Diacylglycerol kinase (EC) (DAGK) is an enzyme that catalyses the formation of phosphatidic acid from diacylglycerol and ATP, an important step in phospholipid biosynthesis. In bacteria DAGK is very small (13 to 15 kD) membrane protein which seems to contain three transmembrane domains [PUBMED:8071224].

Gene Ontology

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Domain organisation

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Alignments

We store a range of different sequence alignments for families. As well as the seed alignment from which the family is built, we provide the full alignment, generated by searching the sequence database (reference proteomes) using the family HMM. We also generate alignments using four representative proteomes (RP) sets, the UniProtKB sequence database, the NCBI sequence database, and our metagenomics sequence database. More...

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We make a range of alignments for each Pfam-A family. You can see a description of each above. You can view these alignments in various ways but please note that some types of alignment are never generated while others may not be available for all families, most commonly because the alignments are too large to handle.

  Seed
(606)
Full
(2412)
Representative proteomes UniProt
(8059)
NCBI
(10662)
Meta
(401)
RP15
(452)
RP35
(1423)
RP55
(2481)
RP75
(4071)
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Key: ✓ available, x not generated, not available.

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  Seed
(606)
Full
(2412)
Representative proteomes UniProt
(8059)
NCBI
(10662)
Meta
(401)
RP15
(452)
RP35
(1423)
RP55
(2481)
RP75
(4071)
Alignment:
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We make all of our alignments available in Stockholm format. You can download them here as raw, plain text files or as gzip-compressed files.

  Seed
(606)
Full
(2412)
Representative proteomes UniProt
(8059)
NCBI
(10662)
Meta
(401)
RP15
(452)
RP35
(1423)
RP55
(2481)
RP75
(4071)
Raw Stockholm Download   Download   Download   Download   Download   Download   Download   Download   Download  
Gzipped Download   Download   Download   Download   Download   Download   Download   Download   Download  

You can also download a FASTA format file containing the full-length sequences for all sequences in the full alignment.

HMM logo

HMM logos is one way of visualising profile HMMs. Logos provide a quick overview of the properties of an HMM in a graphical form. You can see a more detailed description of HMM logos and find out how you can interpret them here. More...

Trees

This page displays the phylogenetic tree for this family's seed alignment. We use FastTree to calculate neighbour join trees with a local bootstrap based on 100 resamples (shown next to the tree nodes). FastTree calculates approximately-maximum-likelihood phylogenetic trees from our seed alignment.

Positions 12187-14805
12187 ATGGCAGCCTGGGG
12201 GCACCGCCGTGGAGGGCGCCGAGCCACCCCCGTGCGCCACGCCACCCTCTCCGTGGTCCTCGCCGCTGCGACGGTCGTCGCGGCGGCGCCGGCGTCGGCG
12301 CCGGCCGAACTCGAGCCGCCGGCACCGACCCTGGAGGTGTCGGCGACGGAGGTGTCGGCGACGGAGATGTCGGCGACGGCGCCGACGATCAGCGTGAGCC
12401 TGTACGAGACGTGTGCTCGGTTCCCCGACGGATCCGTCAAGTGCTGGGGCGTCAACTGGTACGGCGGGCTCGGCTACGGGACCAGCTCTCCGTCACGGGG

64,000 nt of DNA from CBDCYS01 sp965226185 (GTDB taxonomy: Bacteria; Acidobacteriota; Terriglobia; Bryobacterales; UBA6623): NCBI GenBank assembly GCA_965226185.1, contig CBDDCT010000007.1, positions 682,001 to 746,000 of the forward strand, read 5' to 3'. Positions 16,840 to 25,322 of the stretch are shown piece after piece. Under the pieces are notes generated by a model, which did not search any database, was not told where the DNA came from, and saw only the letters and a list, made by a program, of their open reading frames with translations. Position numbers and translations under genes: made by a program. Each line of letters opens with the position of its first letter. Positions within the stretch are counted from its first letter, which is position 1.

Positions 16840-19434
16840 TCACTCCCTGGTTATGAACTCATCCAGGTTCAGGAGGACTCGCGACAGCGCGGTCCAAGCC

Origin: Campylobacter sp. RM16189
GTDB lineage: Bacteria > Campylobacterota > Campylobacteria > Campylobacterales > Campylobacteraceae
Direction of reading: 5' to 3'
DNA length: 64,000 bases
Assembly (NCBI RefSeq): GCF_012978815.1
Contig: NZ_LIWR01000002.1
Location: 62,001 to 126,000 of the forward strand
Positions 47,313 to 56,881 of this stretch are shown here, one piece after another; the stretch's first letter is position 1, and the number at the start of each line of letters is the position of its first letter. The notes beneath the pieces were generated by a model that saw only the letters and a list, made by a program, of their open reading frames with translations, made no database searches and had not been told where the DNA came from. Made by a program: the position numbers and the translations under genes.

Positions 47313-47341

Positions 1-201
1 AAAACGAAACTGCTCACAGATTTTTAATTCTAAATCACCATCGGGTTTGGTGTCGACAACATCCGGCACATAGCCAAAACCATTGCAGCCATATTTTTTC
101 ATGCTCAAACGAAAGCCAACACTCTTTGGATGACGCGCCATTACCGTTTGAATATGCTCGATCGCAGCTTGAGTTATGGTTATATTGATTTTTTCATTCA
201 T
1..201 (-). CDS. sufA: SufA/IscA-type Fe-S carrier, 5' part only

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Curation and family details

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Curation View help on the curation process

Seed source: Prosite
Previous IDs: none
Type: Family
Author: Finn RD, Bateman A
Number in seed: 606
Number in full: 2412
Average length of the domain: 100.90 aa
Average identity of full alignment: 33 %
Average coverage of the sequence by the domain: 73.99 %

HMM information View help on HMM parameters

HMM build commands:
build method: hmmbuild -o /dev/null HMM SEED
search method: hmmsearch -Z 26740544 -E 1000 --cpu 4 HMM pfamseq
Model details:
Parameter Sequence Domain
Gathering cut-off 22.3 22.3
Trusted cut-off 25.2 25.0
Noise cut-off 22.2 22.2
Model length: 102
Family (HMM) version: 18
Download: download the raw HMM for this family

Species distribution

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Archea Archea Eukaryota Eukaryota
Bacteria Bacteria Other sequences Other sequences
Viruses Viruses Unclassified Unclassified
Viroids Viroids Unclassified sequence Unclassified sequence

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Interactions

There is 1 interaction for this family. More...

DAGK_prokar

Structures

For those sequences which have a structure in the Protein DataBank, we use the mapping between UniProt, PDB and Pfam coordinate systems from the PDBe group, to allow us to map Pfam domains onto UniProt sequences and three-dimensional protein structures. The table below shows the structures on which the DAGK_prokar domain has been found. There are 87 instances of this domain found in the PDB. Note that there may be multiple copies of the domain in a single PDB structure, since many structures contain multiple copies of the same protein sequence.